Friday, December 30, 2011

The Amazing Limmud Experience

I have spent this week at the UK Limmud Conference 2011 and I think it deserves a blogpost just to talk about how wonderful it is.

I left Israel on Sunday morning, in a an elevated sublime feeling of Jewish Israeliness. Let me explain. I stepped into the taxi at the airport at 5:58 to be greeted by the recitation of the “Shema” as is broadcast daily at 6am on Israel radio. This was followed by the newscaster starting the news with the greeting, "חג אורים שמח", announcing the Hebrew date and that it was נר חמישי של חנוכה. So much Judiasm in 1 minute of radio at 6am; - It put me in a great mood.
I davened Shacharit in the airport with an eclectic mix of Haredim, messorati sephardim, a few Modern Orthodox Israelis and one very settler-looking fellow with full blown peyot, t'chelet tzitizit and a huge knit kippa. Wonderful to hear Birkhat Kohanim with the Hazzan's heavily hassidish pronunciation, answered by a pure Israeli accent. We are one people!
The beautiful end to the Jewish aspect of the journey was when the flight staff closed the flight by wishing us a חג חנוכה שמח  – as we landed in London on Christmas day. I couldn't but reflect on how fortunate we are to have our own nation state where being Jewish is natural, and woven deeply ad so naturally into the fabric of our national existence, as we live on our time, our terms, with our own dear cultural frame of reference. אשרינו מה טוב חלקינו. Yes I am a starry eyed old style Zionist. And 20 years in Israel somehow never succeeds in erasing that.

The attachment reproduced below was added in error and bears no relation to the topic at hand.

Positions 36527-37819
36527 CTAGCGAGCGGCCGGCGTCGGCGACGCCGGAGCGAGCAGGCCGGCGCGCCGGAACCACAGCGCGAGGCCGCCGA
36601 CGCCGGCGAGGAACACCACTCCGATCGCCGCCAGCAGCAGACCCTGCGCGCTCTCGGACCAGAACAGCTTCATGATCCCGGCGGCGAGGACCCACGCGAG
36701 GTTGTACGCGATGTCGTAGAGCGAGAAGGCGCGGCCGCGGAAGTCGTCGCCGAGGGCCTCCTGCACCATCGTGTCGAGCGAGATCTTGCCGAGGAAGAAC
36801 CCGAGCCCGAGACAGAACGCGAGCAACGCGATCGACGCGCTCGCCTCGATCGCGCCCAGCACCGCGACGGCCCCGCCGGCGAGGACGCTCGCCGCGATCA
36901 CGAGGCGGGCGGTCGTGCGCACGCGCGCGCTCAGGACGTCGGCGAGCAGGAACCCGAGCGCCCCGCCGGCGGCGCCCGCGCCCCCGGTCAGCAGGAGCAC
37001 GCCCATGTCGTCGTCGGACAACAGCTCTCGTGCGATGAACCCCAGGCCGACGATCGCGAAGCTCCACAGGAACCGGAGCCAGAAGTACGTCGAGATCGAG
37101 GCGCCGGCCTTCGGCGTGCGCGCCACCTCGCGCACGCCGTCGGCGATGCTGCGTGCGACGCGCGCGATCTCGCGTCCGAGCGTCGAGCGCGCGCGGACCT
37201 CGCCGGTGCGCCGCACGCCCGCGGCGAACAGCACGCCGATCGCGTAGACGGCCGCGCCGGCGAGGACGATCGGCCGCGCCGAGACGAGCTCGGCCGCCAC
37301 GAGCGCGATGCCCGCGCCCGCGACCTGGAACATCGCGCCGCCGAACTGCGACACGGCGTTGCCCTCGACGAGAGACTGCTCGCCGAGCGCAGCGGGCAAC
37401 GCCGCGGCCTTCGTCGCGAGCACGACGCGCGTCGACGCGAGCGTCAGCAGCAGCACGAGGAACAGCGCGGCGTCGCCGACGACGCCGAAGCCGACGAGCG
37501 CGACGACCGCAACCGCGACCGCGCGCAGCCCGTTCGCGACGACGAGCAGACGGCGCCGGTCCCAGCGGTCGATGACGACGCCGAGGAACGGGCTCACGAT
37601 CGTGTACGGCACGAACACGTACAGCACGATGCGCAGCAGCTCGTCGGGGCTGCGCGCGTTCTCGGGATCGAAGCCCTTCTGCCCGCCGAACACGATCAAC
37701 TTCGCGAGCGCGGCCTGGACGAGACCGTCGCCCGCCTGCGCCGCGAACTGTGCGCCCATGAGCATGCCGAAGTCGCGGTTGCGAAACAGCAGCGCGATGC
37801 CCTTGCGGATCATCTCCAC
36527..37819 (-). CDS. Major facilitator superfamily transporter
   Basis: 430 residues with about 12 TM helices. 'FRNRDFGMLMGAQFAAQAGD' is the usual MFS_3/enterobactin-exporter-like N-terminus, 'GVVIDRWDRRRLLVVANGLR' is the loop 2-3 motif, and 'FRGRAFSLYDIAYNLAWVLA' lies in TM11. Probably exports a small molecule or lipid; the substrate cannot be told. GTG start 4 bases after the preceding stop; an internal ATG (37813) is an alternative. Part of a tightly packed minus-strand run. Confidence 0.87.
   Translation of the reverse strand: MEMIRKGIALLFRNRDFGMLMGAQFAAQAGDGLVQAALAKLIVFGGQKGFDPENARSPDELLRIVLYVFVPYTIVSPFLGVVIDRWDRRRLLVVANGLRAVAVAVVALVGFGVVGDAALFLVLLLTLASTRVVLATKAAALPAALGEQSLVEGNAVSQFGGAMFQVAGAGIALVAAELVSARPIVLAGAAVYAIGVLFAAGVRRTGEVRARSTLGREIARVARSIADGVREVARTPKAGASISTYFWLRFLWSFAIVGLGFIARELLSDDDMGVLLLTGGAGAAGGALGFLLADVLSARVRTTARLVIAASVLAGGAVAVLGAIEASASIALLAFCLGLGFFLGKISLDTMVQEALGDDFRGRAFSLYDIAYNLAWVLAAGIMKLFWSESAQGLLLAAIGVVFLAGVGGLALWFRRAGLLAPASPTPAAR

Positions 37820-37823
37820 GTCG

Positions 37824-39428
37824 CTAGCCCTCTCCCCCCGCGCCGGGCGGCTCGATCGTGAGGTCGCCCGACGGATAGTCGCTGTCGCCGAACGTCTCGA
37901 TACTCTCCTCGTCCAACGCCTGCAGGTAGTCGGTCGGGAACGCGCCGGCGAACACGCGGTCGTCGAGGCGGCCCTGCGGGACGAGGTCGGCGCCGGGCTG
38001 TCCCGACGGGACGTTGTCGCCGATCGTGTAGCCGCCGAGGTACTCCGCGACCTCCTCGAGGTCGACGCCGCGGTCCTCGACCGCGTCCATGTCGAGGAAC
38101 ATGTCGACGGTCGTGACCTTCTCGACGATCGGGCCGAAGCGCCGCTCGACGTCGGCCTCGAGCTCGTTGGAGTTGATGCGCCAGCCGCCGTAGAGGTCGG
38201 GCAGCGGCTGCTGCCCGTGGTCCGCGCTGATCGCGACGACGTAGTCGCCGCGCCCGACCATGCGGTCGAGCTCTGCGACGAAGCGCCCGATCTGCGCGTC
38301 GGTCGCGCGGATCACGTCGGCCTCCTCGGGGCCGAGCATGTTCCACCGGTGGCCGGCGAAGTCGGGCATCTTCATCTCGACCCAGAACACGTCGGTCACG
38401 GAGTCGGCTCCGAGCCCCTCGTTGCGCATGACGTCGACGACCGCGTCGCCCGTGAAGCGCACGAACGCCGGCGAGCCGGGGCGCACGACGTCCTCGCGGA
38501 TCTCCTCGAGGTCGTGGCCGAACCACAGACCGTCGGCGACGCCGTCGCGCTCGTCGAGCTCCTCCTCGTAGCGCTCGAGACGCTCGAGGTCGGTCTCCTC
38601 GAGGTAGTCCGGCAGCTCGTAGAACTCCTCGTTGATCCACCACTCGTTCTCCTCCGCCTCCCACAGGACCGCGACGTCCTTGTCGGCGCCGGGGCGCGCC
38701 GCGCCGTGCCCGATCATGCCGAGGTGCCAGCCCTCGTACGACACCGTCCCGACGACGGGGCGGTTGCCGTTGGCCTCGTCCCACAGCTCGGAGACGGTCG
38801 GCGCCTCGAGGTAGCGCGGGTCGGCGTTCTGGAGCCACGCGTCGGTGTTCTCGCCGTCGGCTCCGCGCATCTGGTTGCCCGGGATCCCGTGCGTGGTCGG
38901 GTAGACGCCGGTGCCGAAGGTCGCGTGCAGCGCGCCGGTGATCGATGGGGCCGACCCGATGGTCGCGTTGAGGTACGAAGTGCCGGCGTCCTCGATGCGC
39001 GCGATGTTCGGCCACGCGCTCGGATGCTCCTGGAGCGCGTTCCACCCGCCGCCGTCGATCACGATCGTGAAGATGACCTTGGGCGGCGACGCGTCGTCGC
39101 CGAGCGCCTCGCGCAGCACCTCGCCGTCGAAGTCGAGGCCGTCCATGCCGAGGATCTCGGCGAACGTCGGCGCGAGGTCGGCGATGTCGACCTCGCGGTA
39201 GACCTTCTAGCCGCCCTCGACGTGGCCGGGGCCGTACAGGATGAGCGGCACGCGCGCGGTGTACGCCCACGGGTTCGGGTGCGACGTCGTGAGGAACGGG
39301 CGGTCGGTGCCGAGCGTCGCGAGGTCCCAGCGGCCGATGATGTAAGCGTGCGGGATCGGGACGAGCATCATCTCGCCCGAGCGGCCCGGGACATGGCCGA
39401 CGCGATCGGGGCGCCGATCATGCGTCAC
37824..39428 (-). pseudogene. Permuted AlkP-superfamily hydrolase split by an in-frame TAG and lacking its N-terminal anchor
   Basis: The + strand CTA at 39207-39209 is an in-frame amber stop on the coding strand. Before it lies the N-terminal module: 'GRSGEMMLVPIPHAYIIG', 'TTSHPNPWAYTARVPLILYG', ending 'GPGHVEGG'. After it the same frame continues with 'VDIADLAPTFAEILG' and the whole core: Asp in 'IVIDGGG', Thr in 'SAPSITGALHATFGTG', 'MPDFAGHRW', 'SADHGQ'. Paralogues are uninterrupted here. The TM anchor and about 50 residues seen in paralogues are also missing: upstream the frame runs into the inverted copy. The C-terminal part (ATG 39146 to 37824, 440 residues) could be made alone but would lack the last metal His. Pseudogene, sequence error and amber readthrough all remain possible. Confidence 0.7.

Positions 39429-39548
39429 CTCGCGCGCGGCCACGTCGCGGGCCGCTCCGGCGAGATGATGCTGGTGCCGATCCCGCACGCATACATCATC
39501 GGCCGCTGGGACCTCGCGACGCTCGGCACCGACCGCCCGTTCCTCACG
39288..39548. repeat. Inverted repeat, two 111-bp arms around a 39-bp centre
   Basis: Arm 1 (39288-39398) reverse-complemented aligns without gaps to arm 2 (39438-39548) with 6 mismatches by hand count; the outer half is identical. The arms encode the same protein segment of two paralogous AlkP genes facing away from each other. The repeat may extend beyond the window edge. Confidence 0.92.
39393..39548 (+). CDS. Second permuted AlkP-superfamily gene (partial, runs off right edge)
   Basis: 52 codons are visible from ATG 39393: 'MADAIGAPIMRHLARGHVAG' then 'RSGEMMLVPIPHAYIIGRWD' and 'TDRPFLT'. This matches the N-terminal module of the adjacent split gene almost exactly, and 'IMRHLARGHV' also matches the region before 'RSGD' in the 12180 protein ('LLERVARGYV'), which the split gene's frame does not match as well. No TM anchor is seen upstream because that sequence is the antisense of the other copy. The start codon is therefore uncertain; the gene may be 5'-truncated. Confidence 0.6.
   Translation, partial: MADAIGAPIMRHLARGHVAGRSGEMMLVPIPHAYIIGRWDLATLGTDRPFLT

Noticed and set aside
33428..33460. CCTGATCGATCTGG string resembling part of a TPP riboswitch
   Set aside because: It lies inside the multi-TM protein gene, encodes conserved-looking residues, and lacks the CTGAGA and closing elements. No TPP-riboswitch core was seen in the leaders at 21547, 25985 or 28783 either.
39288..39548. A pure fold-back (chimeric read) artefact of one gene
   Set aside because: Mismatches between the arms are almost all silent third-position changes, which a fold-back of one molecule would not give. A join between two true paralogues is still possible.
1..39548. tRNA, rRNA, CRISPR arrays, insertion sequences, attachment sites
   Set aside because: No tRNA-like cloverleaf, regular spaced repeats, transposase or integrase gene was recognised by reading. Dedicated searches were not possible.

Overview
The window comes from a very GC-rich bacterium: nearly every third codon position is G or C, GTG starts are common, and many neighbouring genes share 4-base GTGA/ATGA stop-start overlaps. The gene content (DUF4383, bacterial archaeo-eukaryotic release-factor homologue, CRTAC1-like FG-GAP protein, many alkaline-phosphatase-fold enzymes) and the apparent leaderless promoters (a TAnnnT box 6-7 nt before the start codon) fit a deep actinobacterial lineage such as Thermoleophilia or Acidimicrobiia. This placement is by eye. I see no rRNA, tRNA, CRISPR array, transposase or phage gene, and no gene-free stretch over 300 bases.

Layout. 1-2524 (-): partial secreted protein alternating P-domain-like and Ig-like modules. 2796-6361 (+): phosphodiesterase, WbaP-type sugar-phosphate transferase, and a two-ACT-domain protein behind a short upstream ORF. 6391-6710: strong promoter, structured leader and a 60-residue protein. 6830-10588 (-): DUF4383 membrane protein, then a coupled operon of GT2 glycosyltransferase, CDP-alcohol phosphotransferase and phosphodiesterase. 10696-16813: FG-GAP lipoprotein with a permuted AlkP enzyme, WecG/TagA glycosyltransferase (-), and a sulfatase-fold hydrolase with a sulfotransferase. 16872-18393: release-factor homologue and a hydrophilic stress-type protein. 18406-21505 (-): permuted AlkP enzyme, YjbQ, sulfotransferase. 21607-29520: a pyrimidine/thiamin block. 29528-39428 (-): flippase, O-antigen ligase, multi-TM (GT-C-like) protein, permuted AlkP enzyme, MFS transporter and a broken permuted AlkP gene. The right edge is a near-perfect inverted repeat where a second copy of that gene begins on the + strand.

But I digress … let's talk about Limmud. This is my second Limmud in 2 months. Last month in Stockholm and now in the UK. Limmud is an organization, run by volunteers that create conferences which explore just about every facet of Judaism and Jewish life. In Limmud UK, over 5 days, over 2000 sessions were delivered. That is astounding. So many topics are on offer: Israeli literature, the current state of Israel and Zionism, Jewish community, arts and issues of the local Jewish community, women, education, policy, philosophy, Jewish texts and spirituality. You name it; its there. Moreover, everyone is welcome to come; everyone is welcome to speak. Limmud is a beautiful environment that respects every participant as a human being, a Jew, an equal. One hour, you are the teacher; the next hour, you are the student. Limmud creates a platform for people to explore and celebrate their Judaism and to learn more about it, hear new voices, gain inspiration, and enjoy their Judaism. (See a similar perspective from wonderful friends that I met at Limmud - see here and here.)

Now, in the British Orthodox (United Synagogue and rightwards) community, Limmud is shunned, certainly by the Rabbis. Several of my (British) students have asked me why I attend seeing that it “lends legitimacy to the Reform.” My Grandfather too, when I told him that I was attending Limmud, said to me: “Isn't that the Reform conference?”